This paper on the development of the draft revised Standards for RTOs was released in mid-October on the DEWR website. It contains the latest set of draft Standards alongside with a description of the development process and changes that have been made since an earlier version was released for consultation in November 2022.
One of the aims of these latest revisions is to “provide greater clarity for RTOs and regulators.” Another is to “allow for more flexibility and innovation in training delivery” across the range of RTO types and settings.
Developing and refining the draft standards
The revision process began in late 2020 and involved a series of consultations and the development of an initial draft set of standards which, along with a consultation paper, were opened up to consultation. This consultation included a call for written feedback and a series of online and face to face forums.
The present paper suggests that overall, support for the initial set of revised standards was positive and there was a feeling that they were clearer, logical, and user-friendly. However, there was also a feeling that they “could be further refined to improve clarity and better reflect the diversity of the sector. Some sought further detail and clarification around what they would have to do to meet the revised Standards.”
A summary of the consultation feedback can be found here. The most recent DEWR paper also highlights areas in which further adjustments have been made, including in relation to training and assessment, learner support, VET workforce requirements and governance.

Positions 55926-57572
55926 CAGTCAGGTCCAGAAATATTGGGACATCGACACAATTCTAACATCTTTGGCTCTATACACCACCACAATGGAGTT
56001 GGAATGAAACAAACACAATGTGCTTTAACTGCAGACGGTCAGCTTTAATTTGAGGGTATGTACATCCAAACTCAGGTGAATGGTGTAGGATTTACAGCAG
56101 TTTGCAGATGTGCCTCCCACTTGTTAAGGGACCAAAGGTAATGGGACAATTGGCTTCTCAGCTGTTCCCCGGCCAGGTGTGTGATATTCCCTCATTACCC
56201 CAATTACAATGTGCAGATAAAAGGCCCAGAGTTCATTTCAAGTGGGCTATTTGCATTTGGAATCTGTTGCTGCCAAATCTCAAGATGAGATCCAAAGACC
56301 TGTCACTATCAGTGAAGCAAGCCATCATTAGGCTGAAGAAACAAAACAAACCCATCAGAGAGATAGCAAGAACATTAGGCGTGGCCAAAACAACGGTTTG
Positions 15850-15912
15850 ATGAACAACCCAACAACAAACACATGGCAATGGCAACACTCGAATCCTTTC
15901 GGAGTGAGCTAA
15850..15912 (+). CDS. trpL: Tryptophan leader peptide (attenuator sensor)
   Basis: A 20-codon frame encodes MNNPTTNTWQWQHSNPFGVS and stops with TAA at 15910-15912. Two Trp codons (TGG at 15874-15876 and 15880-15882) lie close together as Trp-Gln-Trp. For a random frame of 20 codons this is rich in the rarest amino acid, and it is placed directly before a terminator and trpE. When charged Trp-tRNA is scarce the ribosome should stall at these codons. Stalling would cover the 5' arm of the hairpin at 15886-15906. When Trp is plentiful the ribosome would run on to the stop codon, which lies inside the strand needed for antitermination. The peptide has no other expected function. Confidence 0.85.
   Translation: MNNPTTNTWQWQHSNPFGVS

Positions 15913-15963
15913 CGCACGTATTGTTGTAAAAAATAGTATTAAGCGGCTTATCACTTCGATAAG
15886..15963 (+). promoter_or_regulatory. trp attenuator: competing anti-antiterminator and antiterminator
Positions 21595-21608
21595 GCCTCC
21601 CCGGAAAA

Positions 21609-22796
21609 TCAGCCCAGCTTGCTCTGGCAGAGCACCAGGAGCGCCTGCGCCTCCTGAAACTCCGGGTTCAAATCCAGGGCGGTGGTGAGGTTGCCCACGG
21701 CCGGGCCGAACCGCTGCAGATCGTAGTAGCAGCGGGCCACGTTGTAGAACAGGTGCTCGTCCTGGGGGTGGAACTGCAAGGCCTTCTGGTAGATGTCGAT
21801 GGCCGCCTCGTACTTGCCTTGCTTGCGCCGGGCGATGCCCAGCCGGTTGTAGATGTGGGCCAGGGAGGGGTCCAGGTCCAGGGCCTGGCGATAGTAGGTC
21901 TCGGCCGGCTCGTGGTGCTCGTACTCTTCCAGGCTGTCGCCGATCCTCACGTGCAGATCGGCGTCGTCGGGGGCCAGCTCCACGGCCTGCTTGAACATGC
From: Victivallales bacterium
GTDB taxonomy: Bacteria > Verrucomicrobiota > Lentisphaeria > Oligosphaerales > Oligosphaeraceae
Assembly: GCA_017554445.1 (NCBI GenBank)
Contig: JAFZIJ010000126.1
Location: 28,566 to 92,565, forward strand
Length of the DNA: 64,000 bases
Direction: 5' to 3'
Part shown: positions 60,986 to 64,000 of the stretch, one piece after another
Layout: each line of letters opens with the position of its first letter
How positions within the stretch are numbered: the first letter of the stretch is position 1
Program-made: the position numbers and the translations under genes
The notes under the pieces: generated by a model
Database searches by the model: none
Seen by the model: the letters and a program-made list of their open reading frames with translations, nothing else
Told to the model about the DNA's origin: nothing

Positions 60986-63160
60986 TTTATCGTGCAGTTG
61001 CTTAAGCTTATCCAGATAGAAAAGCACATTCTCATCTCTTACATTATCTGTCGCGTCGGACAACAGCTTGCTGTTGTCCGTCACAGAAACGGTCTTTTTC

The revised standards
This most recent paper goes on to present the revised standards ‘on a page’ and then in greater detail. On a page, they look like this:
1. TRAINING AND ASSESSMENT
Quality training and assessment engages learners and enables them to attain nationally recognised, industry-relevant competencies.
|1.1 The training delivered is engaging and well-structured and enables learners to attain skills and knowledge consistent with the training product.
1.2 The RTO engages effectively with industry, employer and community representatives to ensure learners attain relevant skills and knowledge.
|1.3 The assessment system is fit-for-purpose and consistent with the training product.
1.4 The assessment system ensures assessment is conducted in a fair and appropriate way and enables accurate judgements of learner competency.
1.5 The assessment system is quality assured by appropriately skilled and credentialled people through a regular process of validating assessment practices and judgements.
|Facilities, resources and equipment
|1.6 Facilities, resources and equipment for each training product are fit-for-purpose, safe, accessible and sufficient.
|Recognition of prior learning and credit transfer
|1.7 Learners with prior skills, knowledge and competencies are supported to seek recognition of prior learning or credit transfer to progress through the training product.
2. LEARNER SUPPORT
Learners are treated fairly and properly informed, supported, and protected.
|2.1 Learners have access to clear and accurate information, including to make informed decisions about the training product and the RTO, and are made aware of changes that affect them.
2.2 Learners are advised prior to enrolment about the suitability of the training product for them, taking into account their skills and competencies
|2.3 Learners’ training support needs are identified and learners are provided with access to the necessary training support services to undertake the training and assessment.